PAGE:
money, the military today seems to assume that the public will not mind
    being uninformed about this war, that it will not mind having journalists
    prevented from getting close to the action, prevented from being able to
    photograph the war's victims, accidental and not accidental ones. The
    military wants to filter all news, good and bad.
    Otherwise, it is difficult to understand some of the roadblocks to
    coverage. When Washington Post reporter Doug Struck reached the remote
    Afghan village of Zhawar Feb. 10 to try to determine the truth of a report
    that innocent peasants, not Qaeda leaders, as officials reported, were
    killed there by a CIA Predator drone, the reporter was held at gunpoint.
    The soldier who held him at gunpoint, and who would not identify himself,
    according to Struck, called his commander to report the presence of the
    journalist and was told to tell Struck he would be shot if he went further.
    In another attempt to control the news about the war, the Pentagon at first
    denied that allied soldiers wrongly imprisoned friendly Afghans and then
    tortured them by walking on their backs and breaking their ribs. Writing
    about that incident, Washington Post columnist Richard Cohen, a strong
    supporter of the war, wrote on Feb.12, "It is one thing to fight the
    enemy. It is quite another to fight like him." Cohen said the imprisonment
    may have been a mistake, but the torture was a war crime. In other actions
    that prevented firsthand coverage, journalists occasionally have been
    herded into buildings and detained there for hours in order to prevent them
    from being eye witnesses to U.S.-initiated military attacks.
    These attempts to control the flow of information have left many
    journalists few options, either suppress their professional responsibility
    to provide the public with information it needs in order to judge the
    progress of the war or take great risks in order to get such information.
    In addition to information policies increasing the risks of journalists who
    want to remain faithful to their commitment to the public's need to know, a
    significant change in the nature of fighting --greater dependency on an air
    war-- also has increased the risks involved in covering this war. By being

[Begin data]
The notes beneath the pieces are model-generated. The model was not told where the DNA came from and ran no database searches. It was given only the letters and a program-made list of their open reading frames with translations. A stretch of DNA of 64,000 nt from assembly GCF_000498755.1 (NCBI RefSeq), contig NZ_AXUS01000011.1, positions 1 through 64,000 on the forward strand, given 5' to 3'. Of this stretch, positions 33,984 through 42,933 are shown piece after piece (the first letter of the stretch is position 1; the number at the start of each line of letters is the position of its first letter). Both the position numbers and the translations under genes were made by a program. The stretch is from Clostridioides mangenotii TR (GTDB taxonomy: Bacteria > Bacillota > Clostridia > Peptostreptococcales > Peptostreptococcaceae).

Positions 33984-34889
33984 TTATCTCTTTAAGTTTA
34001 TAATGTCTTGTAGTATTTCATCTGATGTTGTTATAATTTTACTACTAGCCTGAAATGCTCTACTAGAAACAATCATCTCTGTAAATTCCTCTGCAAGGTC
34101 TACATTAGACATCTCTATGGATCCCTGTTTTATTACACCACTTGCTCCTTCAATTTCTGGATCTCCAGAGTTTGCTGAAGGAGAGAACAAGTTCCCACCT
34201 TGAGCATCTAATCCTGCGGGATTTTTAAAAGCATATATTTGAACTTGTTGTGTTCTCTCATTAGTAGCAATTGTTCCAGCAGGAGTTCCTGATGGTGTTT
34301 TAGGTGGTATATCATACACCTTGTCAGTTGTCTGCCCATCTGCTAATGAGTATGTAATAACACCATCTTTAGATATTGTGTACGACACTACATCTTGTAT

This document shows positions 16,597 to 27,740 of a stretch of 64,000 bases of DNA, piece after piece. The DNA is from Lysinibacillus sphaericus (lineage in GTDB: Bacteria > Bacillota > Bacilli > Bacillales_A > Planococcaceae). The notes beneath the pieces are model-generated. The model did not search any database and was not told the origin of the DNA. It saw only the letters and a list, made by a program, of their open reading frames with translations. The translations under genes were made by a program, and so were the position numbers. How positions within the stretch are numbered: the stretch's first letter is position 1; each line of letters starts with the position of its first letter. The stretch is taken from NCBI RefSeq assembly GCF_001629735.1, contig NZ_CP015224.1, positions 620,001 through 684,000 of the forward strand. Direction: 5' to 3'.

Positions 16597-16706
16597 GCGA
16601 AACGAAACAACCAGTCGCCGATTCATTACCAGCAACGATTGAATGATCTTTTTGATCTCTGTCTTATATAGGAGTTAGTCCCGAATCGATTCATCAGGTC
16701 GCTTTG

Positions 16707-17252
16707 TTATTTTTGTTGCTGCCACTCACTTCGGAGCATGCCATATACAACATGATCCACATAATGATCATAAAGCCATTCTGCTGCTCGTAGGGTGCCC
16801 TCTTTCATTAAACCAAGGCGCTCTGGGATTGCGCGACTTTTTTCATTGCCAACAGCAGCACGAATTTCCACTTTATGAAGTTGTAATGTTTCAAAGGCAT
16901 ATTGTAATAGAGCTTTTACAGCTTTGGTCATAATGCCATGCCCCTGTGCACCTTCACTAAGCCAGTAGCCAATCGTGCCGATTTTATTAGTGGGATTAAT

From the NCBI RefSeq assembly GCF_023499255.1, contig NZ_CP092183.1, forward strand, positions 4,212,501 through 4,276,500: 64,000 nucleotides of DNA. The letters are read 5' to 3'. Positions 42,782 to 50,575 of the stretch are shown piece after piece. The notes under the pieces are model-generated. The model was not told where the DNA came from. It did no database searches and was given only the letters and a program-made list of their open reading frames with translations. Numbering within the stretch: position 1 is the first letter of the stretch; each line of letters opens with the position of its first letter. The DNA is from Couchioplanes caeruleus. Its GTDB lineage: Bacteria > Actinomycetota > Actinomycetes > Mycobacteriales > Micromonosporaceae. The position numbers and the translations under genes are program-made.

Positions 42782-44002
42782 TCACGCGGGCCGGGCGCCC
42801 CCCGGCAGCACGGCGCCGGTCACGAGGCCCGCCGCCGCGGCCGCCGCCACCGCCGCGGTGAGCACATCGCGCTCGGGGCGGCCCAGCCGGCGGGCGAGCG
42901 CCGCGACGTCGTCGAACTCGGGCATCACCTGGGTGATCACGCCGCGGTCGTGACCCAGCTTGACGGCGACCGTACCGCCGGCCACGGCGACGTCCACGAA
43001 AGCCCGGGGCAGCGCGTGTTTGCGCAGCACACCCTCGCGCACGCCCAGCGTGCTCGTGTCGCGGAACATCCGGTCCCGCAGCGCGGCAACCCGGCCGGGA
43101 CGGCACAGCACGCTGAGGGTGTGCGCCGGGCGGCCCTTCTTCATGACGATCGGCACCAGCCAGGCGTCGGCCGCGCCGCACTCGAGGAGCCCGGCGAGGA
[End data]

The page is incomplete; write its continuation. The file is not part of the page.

dependent on an air war, the number of Americans soldiers killed is likely
    to continue to be greatly reduced, compared to the number likely to be
    killed in a ground war. While there have been claims that this also means a
    substantial increase in the number of innocent civilians that are likely to
    be killed, little attention has been paid to the fact that greater reliance
    on air power probably means there will be a disproportionate increase in
    the number of journalists who will be killed. The record so far supports
    that claim. In the first five months of this war, more journalists than
    soldiers were killed -- two allied soldiers, 10 journalists.
    Journalists cannot cover war from the air. Under current U.S. practices,
    war can be invisible to those who fight. It cannot, however, be invisible
    to those who cover it. Unlike modern soldiers, modern journalists must be
    on the ground. What journalists don't see, they cannot reliably report. To
    report what happened, journalists must be where the bombs fall, where the
    intended targets are hit, or missed, where the victories and defeats take
    place. This means that, try as the military might, to keep journalists from
    seeing the damage, collateral or other, they will not be able to prevent
    all journalists from trying to see for themselves --as opposed to hearing
    from the mouths of press room-bound spokespeople or the Secretary of
    Defense -- the answers to that essential and constant question: What happened?
    Ironically, the journalists of today who cover this war may be burdened
    with these imposed added risks and government controls because of the good
    practices of the journalists who covered the Vietnam war. When the Vietnam
    war was well under way, a few journalists broke loose from herd journalism
    and asked tough questions, and eventually more and more journalists asked
    tough questions. The answers, when added up over years, led to the public
    seeing that the government --Pentagon and various administrations-- had
    engaged in deceit and worse in the conduct of the war.
    Instead of learning democratic lessons from that history, lessons that
    reasonably could lead to a rationale for being as open as possible about
    the conduct of war, today's military leaders studied the Vietnam war and
    drew from the results a determination to prevent journalists from knowing
    enough to ask the kinds of questions that could lead to public debate about
    the next war, this war. Secrecy, even at the cost of credibility, is
    becoming even more ingrained now than then.
    In such an atmosphere, the risks will increase, the risks for democracy --
    the risks for innocent civilians, the risks for journalists. There always
    will be some journalists who think that their commitment to the public
    interest means reporting the war as fully and accurately as possible, no
    matter the risks and no matter how threatening the Pentagon's effort to
    black out news or obfuscate it. These people and their news organizations
    face tough decisions.
    How many civilians have been killed by mistake or simply because they were
    in the way and became collateral damage? Their absence from news reports
    symbolizes the only-good-news policy. Like the proverbial tree that falls
    in the woods, the fact that large numbers of civilians have been killed may
    not be perceived by the public as reality, Pentagon reasoning seems to go,
    if photographers are prevented from getting close enough to photograph or
    count them.
    Betty Medsger is a free lance journalist and journalism education
    consultant living in New York City. She is former chair of journalism at
    San Francisco State University and former reporter for The Washington Post.